A grayscale image of a pregnant woman.

Using Red Light Therapy for Fertility

This article was written by Sophie Atkinson

The fertility journey can feel like a stressful roller coaster of emotions, with many aspects to consider at every corner.

In recent years, alternative therapies have gained attention for their potential to support reproductive health and enhance female fertility. Amongst those is the power of red light therapy.

Red light can stimulate cellular function, promote circulation in reproductive organs, and alleviate stress during uncertain times.

It can be a great holistic treatment method and could be used as a complementary approach to fertility enhancement. We’re taking a look at the connection between red light therapy and female fertility and what this means for people embarking on this path.


How red light therapy may support women’s fertility

Red light therapy uses specific wavelengths of light to penetrate beneath the skin to stimulate various biological processes within the cells.

The wavelengths sit within the visible light spectrum and range between 620 nm to 750 nm. This part of the spectrum boasts longer wavelengths and lower energy compared to other light therapy modalities.

At the heart of it, reproduction requires a lot of cellular energy which is what red light aims to increase. When it comes to both IVF and natural pregnancies, implantation rates of the fertilized egg are thought to be related to mitochondrial function.

Red light works to boost the mitochondria which then promotes a healthier cellular activity - increasing the mitochondrial count and allowing it to successfully go through the natural stages like glycolysis, the citric acid cycle, and the electron transport chain.

Aside from the potential to help directly with fertility, red light is useful for pain relief too ,and is used by athletes and gym-goers to soothe painful muscles. When going through the pregnancy journey, this can take a significant toll on the body - for which red light therapy could be a handy way to heal ailments.


How and Why Brittany Ford Chose Red Light Therapy During Her Fertility Journey.

When nutritionist, biohacker, and health educator Brittany Ford was diagnosed with polycystic ovary syndrome (PCOS) she started researching how to optimize her health for conception.

After a couple of years of digesting the reality of living with PCOS, she then dove headfirst into holistic health practices and created a health plan with the aim of conceiving just one year later.

Along with her new diagnosis, she also had irregular cycles and a hemorrhagic cyst. But, while the odds were against her, she found herself pregnant in October 2023 on their first attempt.

This was due to her change in habits that included integrating red light therapy into her daily routine, along with a refinement of her diet and biohacking tweaks.

“I incorporated RLT into my daily routine using the Kineon Move+ Pro device, complementing other holistic practices such as clean eating, regular exercise, and mindfulness,” said Brittany.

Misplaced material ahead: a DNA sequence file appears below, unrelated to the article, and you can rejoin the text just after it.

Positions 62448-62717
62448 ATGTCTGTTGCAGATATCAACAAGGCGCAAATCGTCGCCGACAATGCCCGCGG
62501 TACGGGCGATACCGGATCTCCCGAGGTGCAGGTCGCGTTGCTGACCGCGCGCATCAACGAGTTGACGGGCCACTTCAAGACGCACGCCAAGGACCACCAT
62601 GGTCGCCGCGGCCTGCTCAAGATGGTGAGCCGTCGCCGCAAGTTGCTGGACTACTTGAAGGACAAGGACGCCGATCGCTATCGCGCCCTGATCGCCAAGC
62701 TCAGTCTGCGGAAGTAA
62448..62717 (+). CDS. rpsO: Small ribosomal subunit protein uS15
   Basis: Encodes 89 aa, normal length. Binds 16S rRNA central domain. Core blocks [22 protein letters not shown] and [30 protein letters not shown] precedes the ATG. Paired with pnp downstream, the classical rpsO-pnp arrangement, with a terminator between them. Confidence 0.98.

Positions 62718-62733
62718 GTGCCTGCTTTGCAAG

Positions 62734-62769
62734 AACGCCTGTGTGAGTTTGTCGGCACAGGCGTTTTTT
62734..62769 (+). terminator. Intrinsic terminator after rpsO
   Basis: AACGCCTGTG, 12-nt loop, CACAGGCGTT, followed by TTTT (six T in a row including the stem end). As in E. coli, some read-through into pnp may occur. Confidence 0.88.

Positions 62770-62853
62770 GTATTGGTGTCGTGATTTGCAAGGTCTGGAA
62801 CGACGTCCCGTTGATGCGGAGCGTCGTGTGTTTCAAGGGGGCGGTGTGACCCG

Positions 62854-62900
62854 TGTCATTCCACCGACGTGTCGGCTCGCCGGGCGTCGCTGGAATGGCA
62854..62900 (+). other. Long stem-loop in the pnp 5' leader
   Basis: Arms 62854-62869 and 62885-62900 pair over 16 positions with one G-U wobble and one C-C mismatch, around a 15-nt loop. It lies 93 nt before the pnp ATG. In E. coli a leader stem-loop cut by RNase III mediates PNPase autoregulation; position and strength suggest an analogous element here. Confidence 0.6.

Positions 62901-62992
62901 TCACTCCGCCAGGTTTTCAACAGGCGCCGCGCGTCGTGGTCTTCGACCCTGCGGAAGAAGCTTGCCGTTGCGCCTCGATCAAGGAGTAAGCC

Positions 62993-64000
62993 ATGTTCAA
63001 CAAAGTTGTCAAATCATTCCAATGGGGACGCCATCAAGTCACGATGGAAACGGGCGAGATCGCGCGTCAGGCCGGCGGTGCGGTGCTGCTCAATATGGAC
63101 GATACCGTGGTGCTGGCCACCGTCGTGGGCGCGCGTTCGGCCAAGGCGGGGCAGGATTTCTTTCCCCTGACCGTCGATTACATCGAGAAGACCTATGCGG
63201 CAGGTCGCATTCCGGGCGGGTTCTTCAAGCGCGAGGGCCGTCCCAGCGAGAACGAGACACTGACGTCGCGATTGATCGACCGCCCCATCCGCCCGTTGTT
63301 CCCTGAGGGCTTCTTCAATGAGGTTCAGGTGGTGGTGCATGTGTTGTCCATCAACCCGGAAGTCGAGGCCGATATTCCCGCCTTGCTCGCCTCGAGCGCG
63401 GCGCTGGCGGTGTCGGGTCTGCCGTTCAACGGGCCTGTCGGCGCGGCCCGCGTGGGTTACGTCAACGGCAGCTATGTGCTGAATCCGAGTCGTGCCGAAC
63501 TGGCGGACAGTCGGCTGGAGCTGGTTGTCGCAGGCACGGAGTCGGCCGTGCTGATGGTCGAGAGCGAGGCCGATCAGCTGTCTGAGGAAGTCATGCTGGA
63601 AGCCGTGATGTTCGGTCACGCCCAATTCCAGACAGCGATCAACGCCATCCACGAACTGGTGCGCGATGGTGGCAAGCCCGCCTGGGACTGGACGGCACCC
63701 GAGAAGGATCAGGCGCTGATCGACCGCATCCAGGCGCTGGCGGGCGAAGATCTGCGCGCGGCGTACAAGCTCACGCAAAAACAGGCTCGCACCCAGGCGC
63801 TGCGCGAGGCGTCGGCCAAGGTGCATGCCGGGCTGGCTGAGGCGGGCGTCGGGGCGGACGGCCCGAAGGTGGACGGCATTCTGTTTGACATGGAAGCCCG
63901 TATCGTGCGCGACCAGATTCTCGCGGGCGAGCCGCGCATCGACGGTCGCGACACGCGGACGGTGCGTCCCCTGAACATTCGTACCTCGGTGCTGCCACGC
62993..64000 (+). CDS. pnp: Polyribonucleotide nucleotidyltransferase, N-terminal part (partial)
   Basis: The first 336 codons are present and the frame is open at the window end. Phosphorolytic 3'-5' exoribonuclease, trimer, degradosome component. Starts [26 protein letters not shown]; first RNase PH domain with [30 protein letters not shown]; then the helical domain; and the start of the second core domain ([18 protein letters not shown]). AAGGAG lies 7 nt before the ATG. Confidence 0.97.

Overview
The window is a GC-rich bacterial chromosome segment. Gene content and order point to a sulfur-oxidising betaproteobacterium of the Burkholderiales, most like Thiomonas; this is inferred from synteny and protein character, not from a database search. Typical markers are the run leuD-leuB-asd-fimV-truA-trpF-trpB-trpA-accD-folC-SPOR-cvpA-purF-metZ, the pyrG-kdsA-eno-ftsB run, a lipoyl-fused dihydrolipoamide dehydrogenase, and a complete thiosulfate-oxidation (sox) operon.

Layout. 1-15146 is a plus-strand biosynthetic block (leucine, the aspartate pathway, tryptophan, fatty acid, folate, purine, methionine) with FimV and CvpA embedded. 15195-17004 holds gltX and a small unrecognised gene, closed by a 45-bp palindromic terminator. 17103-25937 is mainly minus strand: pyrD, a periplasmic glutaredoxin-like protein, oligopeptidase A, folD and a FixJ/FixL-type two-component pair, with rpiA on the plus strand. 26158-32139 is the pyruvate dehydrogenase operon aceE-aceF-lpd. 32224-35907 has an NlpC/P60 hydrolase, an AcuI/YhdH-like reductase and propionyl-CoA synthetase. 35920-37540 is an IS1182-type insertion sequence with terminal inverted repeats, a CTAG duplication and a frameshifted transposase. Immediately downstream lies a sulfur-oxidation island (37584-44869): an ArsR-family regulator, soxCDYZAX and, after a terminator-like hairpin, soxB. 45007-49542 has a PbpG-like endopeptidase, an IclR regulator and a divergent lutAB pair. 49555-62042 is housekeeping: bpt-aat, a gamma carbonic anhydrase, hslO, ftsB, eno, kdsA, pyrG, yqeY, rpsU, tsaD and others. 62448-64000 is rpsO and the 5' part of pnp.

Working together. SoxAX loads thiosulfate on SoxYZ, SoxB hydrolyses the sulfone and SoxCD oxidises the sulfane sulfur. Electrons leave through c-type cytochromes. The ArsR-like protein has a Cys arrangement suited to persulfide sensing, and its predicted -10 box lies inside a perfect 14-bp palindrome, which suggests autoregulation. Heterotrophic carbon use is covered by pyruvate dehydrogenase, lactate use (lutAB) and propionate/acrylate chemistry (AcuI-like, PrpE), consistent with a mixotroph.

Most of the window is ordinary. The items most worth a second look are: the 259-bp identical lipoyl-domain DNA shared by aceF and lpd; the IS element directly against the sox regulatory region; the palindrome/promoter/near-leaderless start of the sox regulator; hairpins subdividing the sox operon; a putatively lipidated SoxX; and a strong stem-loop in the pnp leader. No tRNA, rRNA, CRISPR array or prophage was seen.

The device was applied directly to her ovaries one to two times a day for around 20 minutes per session.


“I typically did this while sitting at my desk working, making it easy to integrate into my daily routine.”

When asked why she opted for this approach, she said: “By addressing multiple aspects of health simultaneously, I believed I was creating the best possible conditions for conception. 

“And given the success of our journey, I strongly advocate for RLT as a valuable tool in fertility optimization.

“This consistent application played a significant role in supporting my fertility journey by improving circulation, reducing inflammation, enhancing mitochondrial function, balancing hormones, reducing stress, and even improving skin health.”

When asked why she opted for the MOVE+ Pro over others on the market, she explained how the dual-wavelength approach appealed to her. The compact and lightweight design, as well as the device being a focused application that could be placed on her ovaries, along with it being easy to operate, were all contributing factors too.


Benefits of Red Light Therapy for Fertility


Improved blood circulation to reproductive organs


Egg quality and embryo implantation are said to be improved  when blood flow is increased to the uterus and the ovaries. This is because the flow will be oxygen and nutrient-rich - helping to make the area as healthy as possible.

Red light therapy has been shown to increase blood flow and circulation which enhances function.


Reduction of inflammation in the reproductive system


Red light therapy can provide relief from both acute and chronic pain, as well as reduce inflammation. While this is a normal bodily process in response to infection or injury, a prolonged issue with inflammation can cause adverse effects on fertility including disrupting menstrual cyclicity, implantation failure, endometriosis, and recurrent miscarriage.

This works by increasing blood flow and reducing inflammatory markers. It decreases the production of pro-inflammatory cytokines which are the molecules responsible for causing inflammation within the body.


Balancing hormone levels for better reproductive health